ITR: Advanced Computational Environment for Molecular and Mesoscale Modeling
David Kofke Principal Investigator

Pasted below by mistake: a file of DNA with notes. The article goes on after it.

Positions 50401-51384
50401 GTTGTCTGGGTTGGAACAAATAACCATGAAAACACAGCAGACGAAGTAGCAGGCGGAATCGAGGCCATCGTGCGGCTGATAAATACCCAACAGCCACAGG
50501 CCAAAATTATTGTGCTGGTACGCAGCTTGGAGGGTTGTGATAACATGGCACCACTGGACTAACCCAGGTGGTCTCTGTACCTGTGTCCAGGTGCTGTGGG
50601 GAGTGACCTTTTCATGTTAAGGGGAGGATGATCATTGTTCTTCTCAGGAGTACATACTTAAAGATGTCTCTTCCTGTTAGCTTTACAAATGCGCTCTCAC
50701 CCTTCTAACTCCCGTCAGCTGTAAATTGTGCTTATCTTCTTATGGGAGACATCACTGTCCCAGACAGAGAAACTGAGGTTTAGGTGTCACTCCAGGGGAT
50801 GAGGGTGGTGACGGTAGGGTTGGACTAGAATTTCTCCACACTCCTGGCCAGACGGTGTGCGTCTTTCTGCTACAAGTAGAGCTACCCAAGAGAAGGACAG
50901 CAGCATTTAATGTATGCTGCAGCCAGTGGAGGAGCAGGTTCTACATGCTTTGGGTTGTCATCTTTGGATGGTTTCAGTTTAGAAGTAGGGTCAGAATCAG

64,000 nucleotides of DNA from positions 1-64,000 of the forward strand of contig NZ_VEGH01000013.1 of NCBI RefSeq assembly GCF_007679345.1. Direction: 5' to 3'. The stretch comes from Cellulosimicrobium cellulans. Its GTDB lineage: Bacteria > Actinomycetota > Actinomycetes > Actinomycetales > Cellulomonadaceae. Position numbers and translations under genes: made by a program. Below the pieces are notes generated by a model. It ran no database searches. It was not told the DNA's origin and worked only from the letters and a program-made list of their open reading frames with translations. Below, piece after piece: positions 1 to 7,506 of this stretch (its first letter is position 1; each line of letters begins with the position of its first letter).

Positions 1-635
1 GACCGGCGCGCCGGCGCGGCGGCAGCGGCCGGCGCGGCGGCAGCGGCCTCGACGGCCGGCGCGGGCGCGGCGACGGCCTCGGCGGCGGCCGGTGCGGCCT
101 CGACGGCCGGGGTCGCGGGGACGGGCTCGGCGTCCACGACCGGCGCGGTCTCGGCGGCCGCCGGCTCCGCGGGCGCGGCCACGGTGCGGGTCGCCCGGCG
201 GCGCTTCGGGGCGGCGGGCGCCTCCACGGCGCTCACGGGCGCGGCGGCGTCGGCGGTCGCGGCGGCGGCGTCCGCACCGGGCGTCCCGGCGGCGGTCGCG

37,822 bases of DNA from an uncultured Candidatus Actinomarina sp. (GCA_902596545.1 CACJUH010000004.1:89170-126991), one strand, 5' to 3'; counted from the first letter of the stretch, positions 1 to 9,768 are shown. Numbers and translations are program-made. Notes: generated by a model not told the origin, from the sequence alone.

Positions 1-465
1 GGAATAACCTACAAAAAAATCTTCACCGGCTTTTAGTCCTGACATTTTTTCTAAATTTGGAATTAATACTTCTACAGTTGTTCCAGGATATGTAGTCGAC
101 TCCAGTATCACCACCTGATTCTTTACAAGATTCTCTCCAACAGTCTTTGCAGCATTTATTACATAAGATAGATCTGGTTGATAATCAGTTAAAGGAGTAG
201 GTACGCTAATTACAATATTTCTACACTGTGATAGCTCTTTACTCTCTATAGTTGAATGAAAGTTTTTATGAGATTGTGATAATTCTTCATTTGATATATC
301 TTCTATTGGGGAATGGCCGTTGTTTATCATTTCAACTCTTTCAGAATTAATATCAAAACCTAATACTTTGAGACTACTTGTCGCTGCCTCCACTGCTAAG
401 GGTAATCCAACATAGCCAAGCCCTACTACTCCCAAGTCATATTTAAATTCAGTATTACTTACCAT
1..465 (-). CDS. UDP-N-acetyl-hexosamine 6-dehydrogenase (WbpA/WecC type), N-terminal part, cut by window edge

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This Information Technology Research (ITR) project aims to apply state-of-the-art software tools and methods to develop an advanced computational environment for molecular and mesoscale modeling. This work is performed to address specific, well-documented needs that block the broader adoption of molecular and multiscale modeling tools to solve practical problems. The environment is designed to be extensible (accommodates easily new methods and models), computationally efficient, and easy to use. It aims to be platform independent yet configurable to exploit features of different computing environments, including parallel and grid architectures. It is developed using the Java programming language, and consists of two distinct parts. First is an Application Programming Interface (API) that can be used to construct a wide variety of simulations from a common set of building blocks; the API can be used, for example, by programming in a text editor. Second is an Integrated Development Environment (IDE), which provides an alternative graphical environment for the development and application of complex molecular simulations. The work performed here consists of designing, developing and testing the API and IDE, researching how they can be best implemented on a wide variety of single and multiprocessor computing architectures, disseminating them, and conducting activities to promote understanding and use of them. A range of experts are consulted to assist in the detailed implementation of the best simulation methods and models in current use; this practice serves the dual purpose of speeding the development as well as broadening the interest in it. The focus of the development is to facilitate use in research applications, but there are significant educational components to the activity: (1) the tools are used to produce aids for teaching molecular phenomena and its role in producing macroscopic behaviors; (2) the development environment is used as a basis to teach ideas about molecular simulation to students from Buffalo-area high schools and freshman- through senior-level undergraduates at the University; (3) undergraduates contribute through tightly-focused development activities. Further, the object-oriented structure of the API provides a sound pedagogical basis for teaching molecular simulation in a way that promotes broader use. Accordingly the codes and concepts developed in this work are used as a central component in a regular series of national workshops in molecular simulation offered by the newly created Nanomaterials Theory Institute at Oak Ridge National Laboratory.